A Biblical Worldview - Perspective from the Book of RomansResearch Paper A Biblical Worldview - Perspective from the Book of Romans and over other 27,000+ free term papers, essays and research papers examples are available on the website!
Autor: darnelljames38 • October 10, 2016 • Research Paper • 1,678 Words (7 Pages) • 79 Views
A Biblical Worldview: Perspective from the Book of Romans
Darnell L James
Weltanschauung, from where we get the English word, world-view, joins German words Welt meaning “world” with Anschauung meaning “view” to bring us the philosophical term, “worldview”, “a particular philosophy or view of life; a conception of the world” (Oxford English Reference Dictionary). The term usually refers to a viewpoint on those questions that are larger than life. Placement of the word, “Biblical” in front of it modifies the term to refer to the paradigm upon which the Christian perspective, belief-system and ultimate decision-making is built. The term makes more philosophical and less religious the framework of Christian ideas and beliefs, and since there is such a vast number of varying Christian denominations and ideologies, it works well in helping to define how various Christians decipher and interact with the world.
Romans Chapters 1 through 8 narrows the varying Christian viewpoints into specific teachings about how Christians should interpret and react to the natural world, to human identity, to human relationships, and to culture. Moreover, these chapters have impacted my own world-view by being the catalyst that organizes my relationships, issues and circumstances, and drives me towards resolutions. The two main themes echoed by Paul throughout the book of Romans, the infallible nature of the Gospel and the fellowship of Jews and Gentiles united around the sacrosanctity of Jesus the Messiah, confirm the authority of Romans to dictate a basis for perspectives and decisions. Moreover, Paul contrasts the reunion of man to God and to himself, which is brought about by an acceptance of Jesus as the savior, with the fallible nature of man as depicted in his description of humankind in a natural world.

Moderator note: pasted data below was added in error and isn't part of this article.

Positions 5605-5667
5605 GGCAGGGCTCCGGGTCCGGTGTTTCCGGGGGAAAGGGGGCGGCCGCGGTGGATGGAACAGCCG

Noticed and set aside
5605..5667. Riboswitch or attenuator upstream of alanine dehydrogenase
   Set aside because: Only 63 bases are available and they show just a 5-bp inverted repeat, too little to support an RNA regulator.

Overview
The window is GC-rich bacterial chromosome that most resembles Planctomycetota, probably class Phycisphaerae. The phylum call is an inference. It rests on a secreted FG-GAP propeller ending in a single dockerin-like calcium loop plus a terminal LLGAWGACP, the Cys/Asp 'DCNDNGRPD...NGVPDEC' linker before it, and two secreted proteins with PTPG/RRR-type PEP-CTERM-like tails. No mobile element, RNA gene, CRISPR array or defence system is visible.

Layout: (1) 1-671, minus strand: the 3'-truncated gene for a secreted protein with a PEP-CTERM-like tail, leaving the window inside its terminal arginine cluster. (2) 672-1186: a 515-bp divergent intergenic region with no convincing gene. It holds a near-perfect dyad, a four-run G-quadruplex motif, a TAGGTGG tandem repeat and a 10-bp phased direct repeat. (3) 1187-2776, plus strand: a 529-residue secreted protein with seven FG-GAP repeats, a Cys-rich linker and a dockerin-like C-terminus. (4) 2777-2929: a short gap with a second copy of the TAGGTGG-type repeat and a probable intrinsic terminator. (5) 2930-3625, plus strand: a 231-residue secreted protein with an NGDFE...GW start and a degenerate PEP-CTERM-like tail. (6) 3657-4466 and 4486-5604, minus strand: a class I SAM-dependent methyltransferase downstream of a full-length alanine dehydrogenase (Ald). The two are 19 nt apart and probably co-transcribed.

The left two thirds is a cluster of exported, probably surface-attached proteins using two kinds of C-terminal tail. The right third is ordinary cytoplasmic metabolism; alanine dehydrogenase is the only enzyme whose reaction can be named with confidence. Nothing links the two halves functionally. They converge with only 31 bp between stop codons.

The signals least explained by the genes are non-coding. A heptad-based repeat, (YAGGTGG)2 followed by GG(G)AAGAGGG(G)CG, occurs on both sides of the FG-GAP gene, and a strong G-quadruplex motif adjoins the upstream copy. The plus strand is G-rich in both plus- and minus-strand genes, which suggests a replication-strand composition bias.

The Natural World
In this world that Paul describes in the first three chapters of Romans, is a society devoid of the Spirit of God, which cannot realize eternal hope because they are either rebellious or self-serving. John R.W. Scott (1994) in his preliminary essay in The Message of Romans points out that in Romans Paul characterizes the natural world with citizens in three categories: a “deprived pagan society (1:18-32), critical moralizers whether Jews or Gentiles (2:1-16), and well-instructed, self-confident Jews (2:17-3:8). He then concludes by accusing the whole human race (3:9-20). (36) The first passage, Romans 1:18-32 refers to a people who claim to be wise, but who are foolish and show it by practicing idolatry – worshiping images of man, animals and things. These people are void of excuses about the deity of God because He has revealed Himself to them, and therefore God allows them to continue in the folly of filth, lust and defiling of their own bodies.